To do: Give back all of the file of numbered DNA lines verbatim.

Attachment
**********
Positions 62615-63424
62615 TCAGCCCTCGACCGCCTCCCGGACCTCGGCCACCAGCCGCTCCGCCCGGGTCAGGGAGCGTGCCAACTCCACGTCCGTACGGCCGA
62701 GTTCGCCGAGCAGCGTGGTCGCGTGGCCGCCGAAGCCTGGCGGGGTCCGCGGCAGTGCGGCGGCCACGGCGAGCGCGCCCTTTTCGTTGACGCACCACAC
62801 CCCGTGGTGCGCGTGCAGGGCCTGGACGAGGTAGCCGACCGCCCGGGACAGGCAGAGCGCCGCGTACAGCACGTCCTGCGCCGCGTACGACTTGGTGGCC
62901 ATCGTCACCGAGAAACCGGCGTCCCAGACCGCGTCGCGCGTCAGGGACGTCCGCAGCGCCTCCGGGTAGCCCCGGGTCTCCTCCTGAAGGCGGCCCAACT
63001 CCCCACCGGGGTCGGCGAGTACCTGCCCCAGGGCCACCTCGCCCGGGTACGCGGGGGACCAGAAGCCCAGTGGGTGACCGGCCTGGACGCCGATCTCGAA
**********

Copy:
Positions 62615-63424
62615 TCAGCCCTCGACCGCCTCCCGGACCTCGGCCACCAGCCGCTCCGCCCGGGTCAGGGAGCGTGCCAACTCCACGTCCGTACGGCCGA
62701 GTTCGCCGAGCAGCGTGGTCGCGTGGCCGCCGAAGCCTGGCGGGGTCCGCGGCAGTGCGGCGGCCACGGCGAGCGCGCCCTTTTCGTTGACGCACCACAC
62801 CCCGTGGTGCGCGTGCAGGGCCTGGACGAGGTAGCCGACCGCCCGGGACAGGCAGAGCGCCGCGTACAGCACGTCCTGCGCCGCGTACGACTTGGTGGCC
62901 ATCGTCACCGAGAAACCGGCGTCCCAGACCGCGTCGCGCGTCAGGGACGTCCGCAGCGCCTCCGGGTAGCCCCGGGTCTCCTCCTGAAGGCGGCCCAACT
63001 CCCCACCGGGGTCGGCGAGTACCTGCCCCAGGGCCACCTCGCCCGGGTACGCGGGGGACCAGAAGCCCAGTGGGTGACCGGCCTGGACGCCGATCTCGAA